Daniel I. Russell is the author of Entertaining Demons, Samhane, Retard, Come Into Darkness, Critique, The Collector Book 1: Mana Leak, Mother's Boys and the huge collection Tricks, Mischief and Mayhem. Daniel is a HWA active member and represented by the Tobias Literary Agency, NYC. Daniel has also been the vice-president of the Australian Horror Writers' Association, special guest editor of Midnight Echo, associate and technical editor for Necrotic Tissue, and Shadow Awards judge.
Book reviewer book recs: July
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Thursday, July 19, 2018Review: Hollow House by Greg Chapman
This book stinks.
No, no. Not like that. The novel opens with the residents of a normal, quiet suburban street noticing a grotesque stench that appears to be seeping from the one creepy abandoned house on the block. I believe in the real world that this is quite a common occurrence, which adds some weight to the proceedings. Where Chapman takes us though is a tad more supernatural than finding out why someone's post is filling up unanswered...
Look at the sticker on the cover. Bram Stoker nominee for first novel, and they don't just hand those out willy nilly. This particular book lipped by me, as I read all of Chapman's works and remembered buying this, but it somehow didn't find its way onto my Kindle until a considerable amount of time later. In that time, the book had been awarded the prestigious finalist place and the glowing reviews had started to accrue, so I was quite keen to jump into Hollow House when it finally did appear.
This was a breath of fresh air, despite the stink of rot that seemed to permeate from my Kindle. The books I've read and reviewed lately, while all fantastic, have been set in a single character POV (I'm still counting Sloman's Broken on the Inside here as each story was in a single POV). Chapman brings in a host of characters early, which allows for some head-hopping, which was a nice change. It reminded me of King, in for example, The Regulators, in that we're presented with a common suburban street and those that live there, like we peek through the curtains at the lives being played out inside each home. However, as I reached around the 60% mark, most of these characters were still running around and without the presence of a big bad antagonist figure at this point (kudos for the man to be confident to keep you guessing for this long!) I felt the book lost a little focus. The easiest remedy would have been to streamline the book by cutting a few of the lesser characters, but this would have been detrimental to the novel and the cast Chapman has created. Instead, I would have preferred the opposite, for the book to truly go down the King route and perhaps be twice as long, have us spend MORE time with each character. But the book does pull its strings together in the last act with a satisfying finale and an ending that I felt was reminiscent of the first Nightmare on Elm Street movie...a bit.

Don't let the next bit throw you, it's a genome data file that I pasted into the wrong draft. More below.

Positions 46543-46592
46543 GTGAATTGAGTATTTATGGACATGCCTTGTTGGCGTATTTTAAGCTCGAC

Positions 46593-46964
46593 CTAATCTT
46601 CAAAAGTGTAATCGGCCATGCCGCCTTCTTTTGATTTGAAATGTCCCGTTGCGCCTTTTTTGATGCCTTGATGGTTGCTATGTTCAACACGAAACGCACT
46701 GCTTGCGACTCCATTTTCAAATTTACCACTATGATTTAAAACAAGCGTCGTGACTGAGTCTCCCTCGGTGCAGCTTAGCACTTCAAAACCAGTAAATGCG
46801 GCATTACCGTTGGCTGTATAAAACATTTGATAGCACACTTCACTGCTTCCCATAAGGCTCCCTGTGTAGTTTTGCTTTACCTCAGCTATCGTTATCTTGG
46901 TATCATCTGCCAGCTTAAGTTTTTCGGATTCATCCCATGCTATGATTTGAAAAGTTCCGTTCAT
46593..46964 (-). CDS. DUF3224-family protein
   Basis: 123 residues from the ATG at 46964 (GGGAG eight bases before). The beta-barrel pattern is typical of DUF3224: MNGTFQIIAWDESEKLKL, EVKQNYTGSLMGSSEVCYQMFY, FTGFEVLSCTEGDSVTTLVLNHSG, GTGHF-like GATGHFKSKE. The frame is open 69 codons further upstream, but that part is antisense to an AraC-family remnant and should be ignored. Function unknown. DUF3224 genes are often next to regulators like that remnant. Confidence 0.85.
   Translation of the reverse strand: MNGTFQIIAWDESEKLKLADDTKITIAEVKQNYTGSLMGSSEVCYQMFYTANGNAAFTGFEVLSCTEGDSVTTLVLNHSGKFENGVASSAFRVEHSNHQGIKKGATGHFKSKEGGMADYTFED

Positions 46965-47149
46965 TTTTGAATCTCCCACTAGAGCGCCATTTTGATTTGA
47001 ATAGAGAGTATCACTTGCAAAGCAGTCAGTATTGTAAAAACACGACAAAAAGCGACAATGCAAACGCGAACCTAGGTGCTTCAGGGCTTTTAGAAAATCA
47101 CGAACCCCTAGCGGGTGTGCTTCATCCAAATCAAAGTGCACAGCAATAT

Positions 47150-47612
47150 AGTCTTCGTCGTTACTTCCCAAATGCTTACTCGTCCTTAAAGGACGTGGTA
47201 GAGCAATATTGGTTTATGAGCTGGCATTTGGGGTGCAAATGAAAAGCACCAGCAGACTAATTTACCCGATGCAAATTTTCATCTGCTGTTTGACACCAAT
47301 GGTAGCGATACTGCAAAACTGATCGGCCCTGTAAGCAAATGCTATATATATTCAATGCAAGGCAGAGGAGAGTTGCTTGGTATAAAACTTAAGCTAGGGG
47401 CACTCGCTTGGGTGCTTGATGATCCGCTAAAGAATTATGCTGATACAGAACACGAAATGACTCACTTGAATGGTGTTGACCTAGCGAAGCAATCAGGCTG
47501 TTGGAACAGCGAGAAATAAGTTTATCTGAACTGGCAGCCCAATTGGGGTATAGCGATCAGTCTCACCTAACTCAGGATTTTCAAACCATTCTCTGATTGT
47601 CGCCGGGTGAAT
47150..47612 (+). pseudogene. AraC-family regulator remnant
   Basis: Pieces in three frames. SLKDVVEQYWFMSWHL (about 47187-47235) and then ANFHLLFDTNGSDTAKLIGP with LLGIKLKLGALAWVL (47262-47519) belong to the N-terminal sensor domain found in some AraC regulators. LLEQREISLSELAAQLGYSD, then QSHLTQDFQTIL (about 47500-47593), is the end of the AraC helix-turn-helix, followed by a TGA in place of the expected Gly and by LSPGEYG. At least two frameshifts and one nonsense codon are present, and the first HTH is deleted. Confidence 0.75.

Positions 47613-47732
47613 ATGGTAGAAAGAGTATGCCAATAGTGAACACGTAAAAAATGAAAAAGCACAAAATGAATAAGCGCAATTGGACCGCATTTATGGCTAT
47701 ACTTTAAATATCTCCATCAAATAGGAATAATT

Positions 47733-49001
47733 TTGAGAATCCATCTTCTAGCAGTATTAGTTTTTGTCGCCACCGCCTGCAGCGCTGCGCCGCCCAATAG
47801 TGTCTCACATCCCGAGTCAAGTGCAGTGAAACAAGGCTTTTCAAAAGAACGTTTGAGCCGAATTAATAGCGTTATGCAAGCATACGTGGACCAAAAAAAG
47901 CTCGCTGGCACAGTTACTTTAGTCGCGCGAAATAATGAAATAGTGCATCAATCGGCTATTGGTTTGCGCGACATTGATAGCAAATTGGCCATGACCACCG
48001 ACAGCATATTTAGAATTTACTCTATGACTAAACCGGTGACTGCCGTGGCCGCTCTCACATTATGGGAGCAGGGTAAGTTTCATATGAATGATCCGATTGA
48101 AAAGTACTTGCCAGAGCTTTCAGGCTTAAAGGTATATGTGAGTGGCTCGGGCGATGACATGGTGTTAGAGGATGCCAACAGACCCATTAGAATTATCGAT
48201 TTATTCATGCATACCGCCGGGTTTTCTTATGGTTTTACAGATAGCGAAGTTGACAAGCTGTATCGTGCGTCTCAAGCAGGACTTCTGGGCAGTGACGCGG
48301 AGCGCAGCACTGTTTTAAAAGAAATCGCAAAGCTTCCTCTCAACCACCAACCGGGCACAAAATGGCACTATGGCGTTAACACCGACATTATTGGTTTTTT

Rest assured, you're going to see the description and the reviews and think the words 'haunted house' over and over, but this is very far from the case. True, the Kemper house sits like a rotten tooth, presiding over the rest of the street, but you won't find any clinking of chains, footsteps in the dead of night, or any other haunted house cliches. Chapman brings more mystery to the subgenre, a smattering of action, and even a hint of cosmic horror...but nothing too heavy as to dominate the plot. The book doesn't place all its eggs in a particular idea or approach, and is all the better for it, emerging as a horror all-rounder. Unlike some of the books I read, I would have no problem recommending this one to everyone.
And I think that's a good point to end this review on.
Four out of five air fresheners. A distinctive smell emerges from a distinctive book. Click on the cover above for purchase!
Have you read Hollow House? Share your thought in the comments.